LIMA — The candidates for Ohio’s 81st House District Republican primary agree on the important issues. The only thing setting them apart is level of experience in politics.
“It’s my first time involved in a campaign as a candidate,” said Tom Liebrecht.
Liebrecht said the constituents he has talked to expressed interest in having a fresh perspective in Columbus. He said a lot of the residents of the district are supporters of President Donald Trump because he is an outsider, and they’ve shown interest in having a new perspective in the Ohio House of Representatives.
Liebrecht also believes once a representative serves their term limit, that person should not be allowed to serve again later in life. Instead, they should make way for new people and find a different way to serve, he said.
Incumbent Rep. Jim Hoops (R-Napoleon) believes his experience in Columbus makes him better suited for the 81st District seat. Hoops was a representative until his term expired in 2006. He then worked for American Municipal Power in the finance department for seven years and, more recently, for Northwest State Community College in the workforce development and grant department.
Hoops was chosen to replace Sen. Rob McColley (R-Napoleon) as the 81st District representative after McColley was chosen to replace Cliff Hite, who resigned his position last October.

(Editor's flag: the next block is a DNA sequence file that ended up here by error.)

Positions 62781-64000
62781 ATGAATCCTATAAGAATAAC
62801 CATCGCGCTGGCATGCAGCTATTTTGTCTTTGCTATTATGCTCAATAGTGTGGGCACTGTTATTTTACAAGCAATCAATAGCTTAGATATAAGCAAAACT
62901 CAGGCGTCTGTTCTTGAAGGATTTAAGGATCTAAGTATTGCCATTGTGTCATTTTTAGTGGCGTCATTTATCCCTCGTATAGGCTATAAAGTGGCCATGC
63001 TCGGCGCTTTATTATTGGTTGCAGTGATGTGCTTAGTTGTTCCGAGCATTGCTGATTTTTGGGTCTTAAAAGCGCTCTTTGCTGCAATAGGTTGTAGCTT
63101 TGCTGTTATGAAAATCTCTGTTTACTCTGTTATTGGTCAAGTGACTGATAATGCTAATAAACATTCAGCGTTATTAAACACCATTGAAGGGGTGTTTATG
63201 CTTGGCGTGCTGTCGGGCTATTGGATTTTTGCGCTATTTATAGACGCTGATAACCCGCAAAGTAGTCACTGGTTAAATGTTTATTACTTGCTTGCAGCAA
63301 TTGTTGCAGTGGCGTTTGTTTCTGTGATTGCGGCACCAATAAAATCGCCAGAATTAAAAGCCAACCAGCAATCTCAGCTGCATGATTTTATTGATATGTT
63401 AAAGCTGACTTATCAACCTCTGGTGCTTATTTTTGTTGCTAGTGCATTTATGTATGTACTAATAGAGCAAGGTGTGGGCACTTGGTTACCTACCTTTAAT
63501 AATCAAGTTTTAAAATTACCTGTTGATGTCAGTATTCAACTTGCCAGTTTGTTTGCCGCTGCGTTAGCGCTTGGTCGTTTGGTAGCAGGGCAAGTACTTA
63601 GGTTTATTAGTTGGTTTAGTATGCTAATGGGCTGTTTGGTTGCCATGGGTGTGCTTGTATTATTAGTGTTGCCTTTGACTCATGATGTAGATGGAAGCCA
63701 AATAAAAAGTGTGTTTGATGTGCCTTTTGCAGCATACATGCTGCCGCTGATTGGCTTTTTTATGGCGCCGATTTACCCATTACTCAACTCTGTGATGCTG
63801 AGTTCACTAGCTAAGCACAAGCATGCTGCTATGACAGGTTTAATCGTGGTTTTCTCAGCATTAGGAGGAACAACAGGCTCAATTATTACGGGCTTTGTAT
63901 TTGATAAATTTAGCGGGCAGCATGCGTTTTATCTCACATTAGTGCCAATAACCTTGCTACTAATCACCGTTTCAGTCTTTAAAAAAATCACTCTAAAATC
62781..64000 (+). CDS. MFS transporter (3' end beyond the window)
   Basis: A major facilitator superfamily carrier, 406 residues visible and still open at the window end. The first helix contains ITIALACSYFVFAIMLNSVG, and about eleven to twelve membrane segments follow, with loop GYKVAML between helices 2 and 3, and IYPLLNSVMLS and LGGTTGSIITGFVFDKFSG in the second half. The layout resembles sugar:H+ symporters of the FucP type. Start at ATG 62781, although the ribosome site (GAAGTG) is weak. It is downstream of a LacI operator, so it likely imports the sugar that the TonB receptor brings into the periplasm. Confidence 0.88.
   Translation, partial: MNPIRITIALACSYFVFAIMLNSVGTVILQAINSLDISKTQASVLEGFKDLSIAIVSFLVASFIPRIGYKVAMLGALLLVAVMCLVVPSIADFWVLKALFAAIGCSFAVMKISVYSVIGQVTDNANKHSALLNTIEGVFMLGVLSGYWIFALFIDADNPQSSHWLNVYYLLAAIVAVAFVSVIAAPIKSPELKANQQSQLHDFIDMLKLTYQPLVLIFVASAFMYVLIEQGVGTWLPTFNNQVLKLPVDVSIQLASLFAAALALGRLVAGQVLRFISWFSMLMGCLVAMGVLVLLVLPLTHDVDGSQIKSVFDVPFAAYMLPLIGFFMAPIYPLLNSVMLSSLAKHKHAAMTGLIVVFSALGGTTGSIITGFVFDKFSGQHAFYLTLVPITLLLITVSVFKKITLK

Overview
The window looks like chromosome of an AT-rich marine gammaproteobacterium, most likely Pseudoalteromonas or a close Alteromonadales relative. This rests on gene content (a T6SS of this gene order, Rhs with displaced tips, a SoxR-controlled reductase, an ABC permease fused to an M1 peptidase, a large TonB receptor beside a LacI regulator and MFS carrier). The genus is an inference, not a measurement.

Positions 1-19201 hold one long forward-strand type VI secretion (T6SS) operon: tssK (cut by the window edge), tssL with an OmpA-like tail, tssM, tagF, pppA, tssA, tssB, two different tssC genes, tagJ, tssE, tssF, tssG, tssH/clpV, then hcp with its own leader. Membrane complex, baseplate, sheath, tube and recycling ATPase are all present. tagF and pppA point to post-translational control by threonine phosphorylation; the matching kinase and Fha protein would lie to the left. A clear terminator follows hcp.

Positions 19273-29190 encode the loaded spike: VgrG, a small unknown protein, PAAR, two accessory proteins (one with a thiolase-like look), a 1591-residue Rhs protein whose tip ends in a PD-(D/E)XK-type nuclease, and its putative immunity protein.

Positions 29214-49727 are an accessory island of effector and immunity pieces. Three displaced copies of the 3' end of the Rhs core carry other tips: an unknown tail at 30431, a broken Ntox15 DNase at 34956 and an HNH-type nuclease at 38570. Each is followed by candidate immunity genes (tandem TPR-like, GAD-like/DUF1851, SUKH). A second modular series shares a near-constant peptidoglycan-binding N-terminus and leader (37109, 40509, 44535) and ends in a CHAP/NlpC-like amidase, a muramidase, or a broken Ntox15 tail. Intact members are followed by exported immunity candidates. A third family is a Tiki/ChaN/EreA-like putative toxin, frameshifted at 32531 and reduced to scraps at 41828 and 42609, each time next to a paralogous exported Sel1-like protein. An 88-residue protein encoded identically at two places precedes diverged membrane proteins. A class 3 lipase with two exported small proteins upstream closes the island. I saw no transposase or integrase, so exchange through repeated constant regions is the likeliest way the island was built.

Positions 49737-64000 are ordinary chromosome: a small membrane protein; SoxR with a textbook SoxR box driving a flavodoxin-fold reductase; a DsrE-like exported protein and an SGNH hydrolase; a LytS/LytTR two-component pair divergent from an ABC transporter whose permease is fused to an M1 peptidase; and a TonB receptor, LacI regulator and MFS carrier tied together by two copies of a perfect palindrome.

“My experience working as a former legislator, my experience working with higher education and budgets,” set him apart from his opponent, Hoops said.
Liebrecht and Hoops both agreed more needs to be done to broaden the educational options for students. Hoops said schools should let students know there are other options other than four-year colleges.
“I think a community college is a great place to start,” Hoops said. “It’s a great way to find yourself.”
Liebrecht said there seems to be a prejudice against vocational jobs and teenagers showing an interest in those jobs, but those careers are a viable option and should be treated as such.
Many constituents have shown an interest in education reform, Liebrecht said. Schools are limited by regulations demanding standardized testing, which damages children being able to learn.
“Those kids coming up need to be taught individuality and not under group standards,” Liebrecht said.
No one has filed to run as a Democrat for the seat.
Reach Bryan Reynolds at 567-242-0362.